The audience lapped up the emotional, powerful performance. He had tears in his eye as he launched into Wonder of You. He almost broke down as he completed the set with Are You Lonesome Tonight. With the crowd chanting for Elvis he gave a bow and left the stage.

An hour later, changed into jeans and jacket he was standing on the bridge staring into the dark murky waters of the Manchester Ship Canal. He sighed. Soon be over. He touched the chain around his neck. TCB. That was what he was about to do.

He leaned over and peered further over the railing. It was a drop of maybe ten feet to the water. He took a deep breath. Who would actually miss him? Not Marie. It was clear she wanted little more to do with him. And even his gig slots could easily be filled. There were lots of tribute acts doing the rounds. There was a Freddie Mercury act called A  Kind of Queen and a rock tribute act called U-See-DC. No, he would not be missed. He placed a foot on the railing.

Come on, he said in a mock-Memphis accent, you can do this.

‘Excuse me?’

He glanced over his shoulder. A woman looked at him with concern. She was around thirty years old with long dark hair. She wore a biker jacket with the collar turned up.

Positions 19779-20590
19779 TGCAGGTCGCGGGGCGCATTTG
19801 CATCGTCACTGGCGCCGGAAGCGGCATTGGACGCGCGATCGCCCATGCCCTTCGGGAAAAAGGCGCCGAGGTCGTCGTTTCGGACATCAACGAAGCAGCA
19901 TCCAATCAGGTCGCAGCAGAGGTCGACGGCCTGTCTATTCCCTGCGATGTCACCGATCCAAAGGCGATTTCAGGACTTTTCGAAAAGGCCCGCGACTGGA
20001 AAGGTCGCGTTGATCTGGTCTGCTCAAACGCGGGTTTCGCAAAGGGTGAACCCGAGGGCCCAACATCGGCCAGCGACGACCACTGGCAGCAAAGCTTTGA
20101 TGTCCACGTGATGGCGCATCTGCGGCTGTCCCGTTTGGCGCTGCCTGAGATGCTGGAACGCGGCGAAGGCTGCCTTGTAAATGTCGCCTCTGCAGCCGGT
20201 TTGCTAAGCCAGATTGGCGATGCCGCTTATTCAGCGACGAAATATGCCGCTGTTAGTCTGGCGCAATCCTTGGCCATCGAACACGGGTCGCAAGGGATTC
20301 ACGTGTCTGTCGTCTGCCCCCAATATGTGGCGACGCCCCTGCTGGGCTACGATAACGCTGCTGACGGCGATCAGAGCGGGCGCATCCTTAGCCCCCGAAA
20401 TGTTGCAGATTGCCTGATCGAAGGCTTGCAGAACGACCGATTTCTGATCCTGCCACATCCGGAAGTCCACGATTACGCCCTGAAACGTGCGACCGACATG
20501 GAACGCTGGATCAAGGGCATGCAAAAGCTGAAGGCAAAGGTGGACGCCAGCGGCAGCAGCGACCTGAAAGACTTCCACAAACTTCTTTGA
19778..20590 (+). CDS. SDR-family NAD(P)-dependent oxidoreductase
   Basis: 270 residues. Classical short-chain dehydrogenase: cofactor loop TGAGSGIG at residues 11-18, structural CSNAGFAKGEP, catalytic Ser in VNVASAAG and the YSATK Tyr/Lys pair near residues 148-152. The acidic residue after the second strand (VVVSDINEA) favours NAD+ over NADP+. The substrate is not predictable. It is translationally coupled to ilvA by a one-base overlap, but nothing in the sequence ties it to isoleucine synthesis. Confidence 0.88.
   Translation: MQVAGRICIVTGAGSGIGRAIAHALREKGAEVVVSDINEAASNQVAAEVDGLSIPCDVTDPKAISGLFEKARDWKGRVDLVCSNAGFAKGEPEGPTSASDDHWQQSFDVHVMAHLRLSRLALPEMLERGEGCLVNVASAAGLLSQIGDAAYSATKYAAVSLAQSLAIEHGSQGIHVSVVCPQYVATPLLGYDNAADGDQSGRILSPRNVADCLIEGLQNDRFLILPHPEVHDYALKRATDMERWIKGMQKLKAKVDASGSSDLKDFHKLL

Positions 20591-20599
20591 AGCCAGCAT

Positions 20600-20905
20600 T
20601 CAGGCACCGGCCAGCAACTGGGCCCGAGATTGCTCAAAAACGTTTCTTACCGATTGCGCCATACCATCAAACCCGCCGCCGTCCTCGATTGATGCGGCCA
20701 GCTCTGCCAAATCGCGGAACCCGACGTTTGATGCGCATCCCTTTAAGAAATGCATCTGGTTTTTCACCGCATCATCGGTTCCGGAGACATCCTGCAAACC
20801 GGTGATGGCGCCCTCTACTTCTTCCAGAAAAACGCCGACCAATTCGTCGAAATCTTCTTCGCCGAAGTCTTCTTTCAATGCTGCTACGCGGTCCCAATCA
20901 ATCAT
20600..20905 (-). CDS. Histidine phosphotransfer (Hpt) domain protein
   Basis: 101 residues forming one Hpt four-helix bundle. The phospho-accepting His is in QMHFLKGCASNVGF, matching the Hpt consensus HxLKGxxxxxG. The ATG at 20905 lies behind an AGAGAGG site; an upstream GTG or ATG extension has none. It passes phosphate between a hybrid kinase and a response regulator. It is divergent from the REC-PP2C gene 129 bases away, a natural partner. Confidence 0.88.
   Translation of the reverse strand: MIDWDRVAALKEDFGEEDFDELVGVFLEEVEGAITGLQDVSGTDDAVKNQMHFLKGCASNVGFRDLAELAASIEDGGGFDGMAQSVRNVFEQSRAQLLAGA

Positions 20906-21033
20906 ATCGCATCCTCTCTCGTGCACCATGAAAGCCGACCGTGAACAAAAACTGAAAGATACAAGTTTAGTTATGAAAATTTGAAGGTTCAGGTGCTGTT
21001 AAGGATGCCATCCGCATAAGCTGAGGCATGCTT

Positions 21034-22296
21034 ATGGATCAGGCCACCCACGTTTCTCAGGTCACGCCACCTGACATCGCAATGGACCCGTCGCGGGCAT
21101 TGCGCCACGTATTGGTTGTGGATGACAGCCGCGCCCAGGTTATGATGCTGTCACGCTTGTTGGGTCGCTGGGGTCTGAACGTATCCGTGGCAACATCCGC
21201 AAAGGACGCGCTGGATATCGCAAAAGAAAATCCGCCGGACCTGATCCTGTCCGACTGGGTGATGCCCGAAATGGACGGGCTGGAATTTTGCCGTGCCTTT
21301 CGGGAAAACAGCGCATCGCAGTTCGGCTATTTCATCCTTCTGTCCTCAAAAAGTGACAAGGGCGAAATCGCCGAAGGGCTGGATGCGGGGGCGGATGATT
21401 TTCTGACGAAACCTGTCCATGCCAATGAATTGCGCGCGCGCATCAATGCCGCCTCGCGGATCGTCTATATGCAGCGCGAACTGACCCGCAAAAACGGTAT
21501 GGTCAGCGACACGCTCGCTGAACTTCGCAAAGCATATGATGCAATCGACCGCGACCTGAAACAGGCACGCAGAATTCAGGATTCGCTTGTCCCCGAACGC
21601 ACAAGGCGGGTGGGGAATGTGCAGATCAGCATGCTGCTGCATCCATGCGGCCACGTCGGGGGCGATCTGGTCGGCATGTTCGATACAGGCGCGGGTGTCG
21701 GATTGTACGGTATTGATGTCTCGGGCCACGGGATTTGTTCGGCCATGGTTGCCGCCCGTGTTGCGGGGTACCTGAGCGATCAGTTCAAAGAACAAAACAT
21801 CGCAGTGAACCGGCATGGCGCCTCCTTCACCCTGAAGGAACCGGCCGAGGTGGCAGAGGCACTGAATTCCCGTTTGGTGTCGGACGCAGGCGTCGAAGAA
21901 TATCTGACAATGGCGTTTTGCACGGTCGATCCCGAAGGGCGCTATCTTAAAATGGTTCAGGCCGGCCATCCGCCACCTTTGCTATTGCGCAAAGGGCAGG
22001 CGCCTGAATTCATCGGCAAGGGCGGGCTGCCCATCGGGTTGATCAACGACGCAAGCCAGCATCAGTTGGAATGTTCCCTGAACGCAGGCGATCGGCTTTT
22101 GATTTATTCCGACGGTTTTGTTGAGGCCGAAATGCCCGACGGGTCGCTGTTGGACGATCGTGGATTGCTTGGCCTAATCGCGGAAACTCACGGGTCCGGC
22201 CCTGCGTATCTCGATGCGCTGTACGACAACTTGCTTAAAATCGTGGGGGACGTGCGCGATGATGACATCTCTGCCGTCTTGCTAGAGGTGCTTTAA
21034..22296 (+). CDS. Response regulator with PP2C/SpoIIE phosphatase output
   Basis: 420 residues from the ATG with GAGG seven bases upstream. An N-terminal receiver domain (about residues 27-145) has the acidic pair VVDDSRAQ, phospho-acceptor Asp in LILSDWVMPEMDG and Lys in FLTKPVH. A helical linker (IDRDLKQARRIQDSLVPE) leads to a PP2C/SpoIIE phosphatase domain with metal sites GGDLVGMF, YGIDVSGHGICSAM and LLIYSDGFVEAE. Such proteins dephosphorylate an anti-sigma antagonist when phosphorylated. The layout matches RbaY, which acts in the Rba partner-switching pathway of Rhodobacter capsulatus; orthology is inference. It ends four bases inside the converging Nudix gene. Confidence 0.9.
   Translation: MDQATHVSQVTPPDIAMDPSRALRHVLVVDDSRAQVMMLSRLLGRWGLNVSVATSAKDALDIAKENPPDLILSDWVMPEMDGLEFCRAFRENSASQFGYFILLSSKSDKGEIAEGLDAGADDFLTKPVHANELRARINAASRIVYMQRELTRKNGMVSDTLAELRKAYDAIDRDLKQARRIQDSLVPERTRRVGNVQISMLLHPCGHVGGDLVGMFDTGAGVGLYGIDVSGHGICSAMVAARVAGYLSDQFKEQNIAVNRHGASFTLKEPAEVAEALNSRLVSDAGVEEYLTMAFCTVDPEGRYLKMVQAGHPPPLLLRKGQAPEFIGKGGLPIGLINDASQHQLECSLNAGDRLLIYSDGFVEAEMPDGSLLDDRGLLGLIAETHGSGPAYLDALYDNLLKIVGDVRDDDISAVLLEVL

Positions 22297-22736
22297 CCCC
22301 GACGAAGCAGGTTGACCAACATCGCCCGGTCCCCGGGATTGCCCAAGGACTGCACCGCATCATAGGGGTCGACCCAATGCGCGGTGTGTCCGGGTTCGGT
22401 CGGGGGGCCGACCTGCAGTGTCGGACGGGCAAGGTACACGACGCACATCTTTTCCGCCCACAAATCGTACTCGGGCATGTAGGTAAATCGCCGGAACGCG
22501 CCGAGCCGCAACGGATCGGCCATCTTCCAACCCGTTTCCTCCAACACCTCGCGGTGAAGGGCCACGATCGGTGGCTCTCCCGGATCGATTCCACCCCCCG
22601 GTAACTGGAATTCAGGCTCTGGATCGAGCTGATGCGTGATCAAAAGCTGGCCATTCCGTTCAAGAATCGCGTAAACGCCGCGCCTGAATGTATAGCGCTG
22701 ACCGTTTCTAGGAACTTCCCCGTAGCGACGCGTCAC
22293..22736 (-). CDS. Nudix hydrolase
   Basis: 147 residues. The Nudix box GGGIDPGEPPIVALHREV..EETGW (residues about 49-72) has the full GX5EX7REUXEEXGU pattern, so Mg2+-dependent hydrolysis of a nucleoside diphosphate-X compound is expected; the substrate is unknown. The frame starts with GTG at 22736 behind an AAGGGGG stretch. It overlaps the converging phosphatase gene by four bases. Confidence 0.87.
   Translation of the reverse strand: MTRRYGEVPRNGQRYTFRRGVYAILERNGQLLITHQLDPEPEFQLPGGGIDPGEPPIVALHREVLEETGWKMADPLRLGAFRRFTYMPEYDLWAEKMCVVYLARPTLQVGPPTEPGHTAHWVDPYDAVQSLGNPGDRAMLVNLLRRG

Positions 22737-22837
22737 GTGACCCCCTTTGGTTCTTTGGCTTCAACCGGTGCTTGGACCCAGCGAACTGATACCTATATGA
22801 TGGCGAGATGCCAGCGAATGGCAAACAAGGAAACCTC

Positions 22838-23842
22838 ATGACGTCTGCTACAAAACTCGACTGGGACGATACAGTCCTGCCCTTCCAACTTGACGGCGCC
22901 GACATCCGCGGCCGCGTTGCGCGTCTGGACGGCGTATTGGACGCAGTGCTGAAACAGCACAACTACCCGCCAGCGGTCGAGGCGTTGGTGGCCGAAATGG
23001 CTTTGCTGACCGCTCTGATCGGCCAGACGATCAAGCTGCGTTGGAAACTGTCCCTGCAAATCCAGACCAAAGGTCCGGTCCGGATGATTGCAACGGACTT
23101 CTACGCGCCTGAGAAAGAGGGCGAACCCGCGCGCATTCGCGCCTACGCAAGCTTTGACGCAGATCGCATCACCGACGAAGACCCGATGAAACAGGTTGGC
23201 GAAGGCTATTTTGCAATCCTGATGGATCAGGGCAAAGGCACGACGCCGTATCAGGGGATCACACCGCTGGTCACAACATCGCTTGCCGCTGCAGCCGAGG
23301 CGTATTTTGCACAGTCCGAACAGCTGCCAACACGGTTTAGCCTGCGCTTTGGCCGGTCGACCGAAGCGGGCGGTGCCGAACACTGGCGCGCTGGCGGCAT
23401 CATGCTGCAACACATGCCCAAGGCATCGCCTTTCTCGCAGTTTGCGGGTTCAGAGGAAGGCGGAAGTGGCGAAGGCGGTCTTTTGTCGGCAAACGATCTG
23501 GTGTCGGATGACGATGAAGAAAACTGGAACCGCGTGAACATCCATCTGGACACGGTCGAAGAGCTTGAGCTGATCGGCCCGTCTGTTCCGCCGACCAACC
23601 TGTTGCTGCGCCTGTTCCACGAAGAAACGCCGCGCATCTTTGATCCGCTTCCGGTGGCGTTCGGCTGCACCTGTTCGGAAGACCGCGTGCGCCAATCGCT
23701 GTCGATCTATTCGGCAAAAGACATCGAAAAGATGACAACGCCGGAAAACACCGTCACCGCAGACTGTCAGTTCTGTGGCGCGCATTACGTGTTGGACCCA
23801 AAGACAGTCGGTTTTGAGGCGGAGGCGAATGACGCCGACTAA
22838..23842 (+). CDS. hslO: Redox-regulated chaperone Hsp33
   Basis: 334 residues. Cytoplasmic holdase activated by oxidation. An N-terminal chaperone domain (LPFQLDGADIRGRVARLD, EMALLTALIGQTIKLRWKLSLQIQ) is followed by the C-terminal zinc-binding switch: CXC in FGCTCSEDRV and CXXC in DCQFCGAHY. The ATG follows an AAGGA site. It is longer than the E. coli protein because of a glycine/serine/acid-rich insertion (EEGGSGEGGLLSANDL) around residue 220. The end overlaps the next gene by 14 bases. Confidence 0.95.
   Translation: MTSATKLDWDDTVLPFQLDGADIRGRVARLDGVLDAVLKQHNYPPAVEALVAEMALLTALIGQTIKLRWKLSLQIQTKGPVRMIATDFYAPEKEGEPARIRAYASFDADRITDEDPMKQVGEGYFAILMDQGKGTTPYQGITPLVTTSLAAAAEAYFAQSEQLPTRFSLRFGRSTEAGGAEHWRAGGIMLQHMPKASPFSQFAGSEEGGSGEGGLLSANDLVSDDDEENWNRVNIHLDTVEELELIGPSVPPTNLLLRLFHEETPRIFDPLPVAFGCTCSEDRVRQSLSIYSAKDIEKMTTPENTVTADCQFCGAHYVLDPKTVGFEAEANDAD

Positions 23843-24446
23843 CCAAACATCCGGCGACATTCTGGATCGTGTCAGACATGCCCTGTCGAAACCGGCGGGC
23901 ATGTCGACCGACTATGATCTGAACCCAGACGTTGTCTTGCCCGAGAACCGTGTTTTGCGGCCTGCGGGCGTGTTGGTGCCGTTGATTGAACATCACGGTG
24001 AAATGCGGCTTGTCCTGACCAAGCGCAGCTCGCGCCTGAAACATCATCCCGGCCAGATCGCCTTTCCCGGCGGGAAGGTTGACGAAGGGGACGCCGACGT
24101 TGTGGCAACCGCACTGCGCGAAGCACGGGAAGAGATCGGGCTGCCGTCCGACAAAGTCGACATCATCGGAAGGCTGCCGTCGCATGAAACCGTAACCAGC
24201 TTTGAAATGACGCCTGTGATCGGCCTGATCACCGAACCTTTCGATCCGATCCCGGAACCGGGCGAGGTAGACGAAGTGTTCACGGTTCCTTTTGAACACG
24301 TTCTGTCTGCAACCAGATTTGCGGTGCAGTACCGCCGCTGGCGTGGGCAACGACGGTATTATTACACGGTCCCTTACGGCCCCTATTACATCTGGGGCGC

‘What are you doing?’

‘TCB. Sorry, that’s-’

‘Taking care of business. I know.’

Carl turned to face her.

‘It’s you.’ she says. ‘I was at the gig tonight. It was awesome, man. Just like watching the King himself.’

‘Thank you very much.’ He laughed.

‘Fancy going for a drink?’

‘I wouldn’t be very good company.’

‘Please. We can swap Elvis stories.’

‘I’m sorry but I can’t.’

‘Did you go to the exhibition in London the other year?’

‘No.’

‘And you call yourself a fan?’

‘I’ve been to Graceland three times.’

‘How amazing.’

Carl smiled. Marie hadn’t been so thrilled.

‘Let me buy you a drink’ she said ‘and you can tell me about Graceland. Deal?’

Carl said nothing.

‘Well, I’m tired and so weary,’ she sang. ‘but I must go alone, till the Lord comes and calls me away.’

By the time she reached the chorus of Peace in the Valley they were arm in arm heading to get that drink.